Mercedes was one of the first brands to produce a folding hardtop convertible – the SLK. The German brand has heavily facelifted the car and, under its new naming strategy, has rechristened it the SLC. Read on to discover exactly what’s changed…
Mercedes SLC vs SLK styling
At first glance, both models look very similar – you still get the long bonnet and rear-mounted cabin expected of a sports car. Look closer, however, and you notice that nearly every surface has been reshaped on the SLC. The front grille now has more rounded edges and the lower air intake is both broader and simpler. The SLK’s chiselled jawline has been smoothed on the SLC along with its flanks, making the car look lighter.
New headlights, inspired by the E-Class, are fitted and feature prominent LED signature lights – previously mounted on the lower bumper. The rear bumper has, like the rest of the body, been smoothed and now houses two slim exhaust finishers. The changes might appear subtle but help bring the SLC into line with the rest of Mercedes’ lineup.
Mercedes SLC vs SLK interior
Very few changes have taken place in the cabin. In fact, you’re only likely to notice the new, shorter automatic shift knob similar to the one found in the AMG GT supercar. Elsewhere, the steering wheel has been redesigned with a more rounded centre portion similar to the one found on the new C-Class.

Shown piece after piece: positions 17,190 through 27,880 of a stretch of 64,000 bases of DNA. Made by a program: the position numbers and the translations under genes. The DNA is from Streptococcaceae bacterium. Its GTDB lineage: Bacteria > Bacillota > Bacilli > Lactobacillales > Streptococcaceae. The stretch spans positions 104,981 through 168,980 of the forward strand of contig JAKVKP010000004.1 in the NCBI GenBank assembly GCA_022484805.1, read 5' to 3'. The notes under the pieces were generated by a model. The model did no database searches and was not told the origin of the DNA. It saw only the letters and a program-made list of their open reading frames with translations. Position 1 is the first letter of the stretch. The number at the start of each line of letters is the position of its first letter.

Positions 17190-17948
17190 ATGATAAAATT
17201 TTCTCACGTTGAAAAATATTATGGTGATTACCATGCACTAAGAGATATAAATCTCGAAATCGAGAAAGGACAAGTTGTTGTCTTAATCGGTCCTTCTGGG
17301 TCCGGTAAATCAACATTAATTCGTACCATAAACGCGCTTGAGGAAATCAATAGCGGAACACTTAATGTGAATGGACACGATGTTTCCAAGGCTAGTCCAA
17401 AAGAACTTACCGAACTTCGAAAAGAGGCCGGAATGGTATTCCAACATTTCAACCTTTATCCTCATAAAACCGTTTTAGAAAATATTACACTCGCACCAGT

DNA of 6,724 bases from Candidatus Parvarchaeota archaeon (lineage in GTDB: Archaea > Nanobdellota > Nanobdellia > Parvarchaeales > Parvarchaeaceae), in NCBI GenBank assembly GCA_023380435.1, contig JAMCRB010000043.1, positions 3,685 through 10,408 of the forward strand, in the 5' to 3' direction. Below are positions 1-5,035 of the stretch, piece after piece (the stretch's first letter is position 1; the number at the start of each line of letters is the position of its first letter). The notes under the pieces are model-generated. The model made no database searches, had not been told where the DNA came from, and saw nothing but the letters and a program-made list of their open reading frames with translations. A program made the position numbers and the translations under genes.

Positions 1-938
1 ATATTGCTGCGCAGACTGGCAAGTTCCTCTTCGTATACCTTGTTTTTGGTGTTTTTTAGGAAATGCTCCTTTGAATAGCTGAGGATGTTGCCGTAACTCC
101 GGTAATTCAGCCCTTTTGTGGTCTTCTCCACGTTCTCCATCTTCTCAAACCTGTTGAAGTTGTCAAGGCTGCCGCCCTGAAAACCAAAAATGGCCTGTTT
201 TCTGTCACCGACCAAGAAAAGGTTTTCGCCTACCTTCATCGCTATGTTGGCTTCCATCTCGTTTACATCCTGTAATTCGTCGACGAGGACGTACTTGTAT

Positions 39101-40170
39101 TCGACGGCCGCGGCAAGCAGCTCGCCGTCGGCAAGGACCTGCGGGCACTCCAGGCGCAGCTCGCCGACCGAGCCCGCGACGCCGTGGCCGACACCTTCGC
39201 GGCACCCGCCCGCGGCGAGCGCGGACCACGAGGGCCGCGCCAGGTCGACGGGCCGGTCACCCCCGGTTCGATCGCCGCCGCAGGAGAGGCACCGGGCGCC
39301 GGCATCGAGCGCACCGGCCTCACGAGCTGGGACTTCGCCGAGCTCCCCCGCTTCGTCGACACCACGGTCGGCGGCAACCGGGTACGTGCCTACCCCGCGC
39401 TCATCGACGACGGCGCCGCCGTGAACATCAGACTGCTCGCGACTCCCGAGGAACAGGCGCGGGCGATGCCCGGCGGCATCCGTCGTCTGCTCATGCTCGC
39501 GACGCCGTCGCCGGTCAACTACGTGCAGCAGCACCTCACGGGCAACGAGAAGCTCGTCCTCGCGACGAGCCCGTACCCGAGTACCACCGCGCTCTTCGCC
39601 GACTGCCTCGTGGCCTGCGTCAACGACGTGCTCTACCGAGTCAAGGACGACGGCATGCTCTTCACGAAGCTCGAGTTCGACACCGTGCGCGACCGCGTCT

Otherwise, it’s the same as before. You still get a centrally mounted infotainment display controlled by a knob found behind the gearstick and the climate controls have been moved over effectively unchanged. A newer colour screen can be seen nestled between the dials relaying speed and navigation instructions to the driver’s eye line.
Mercedes SLC vs SLK engines
The engine range is mostly unchanged barring the introduction of a new high performance AMG model. Buyers are still offered the entry level 184hp SLC 200 petrol with the choice of a six-speed manual or nine-speed automatic gearbox. Above that sits the SLC 300 which uses a 245hp version of the same engine – it hits 62mph from rest in 5.8 seconds.
Those with one eye on efficiency are, like before, offered the SLC 250d. This 204hp diesel unit propels the SLC from 0-62mph in a respectable 6.6 seconds yet returns 64.2mpg on average. Unfortunately, the old SLK 55’s V8 has gone but is replaced by the SLC 43. This new speedy convertible uses a 367hp 3.0-litre turbocharged V6 to hit 62mph from rest in 4.7 seconds – just 0.1 seconds slower than the outgoing model.
Mercedes SLC vs SLK price
Despite the new technology and updated styling, Mercedes isn’t expected to increase the SLC’s prices compared to the SLK. In fact, if the larger SL’s recent facelift is anything to go by, the SLC could even see a marginal price drop compared to the old model. This means entry level models could cost just over £30,000 and the AMG version just under £55,000.
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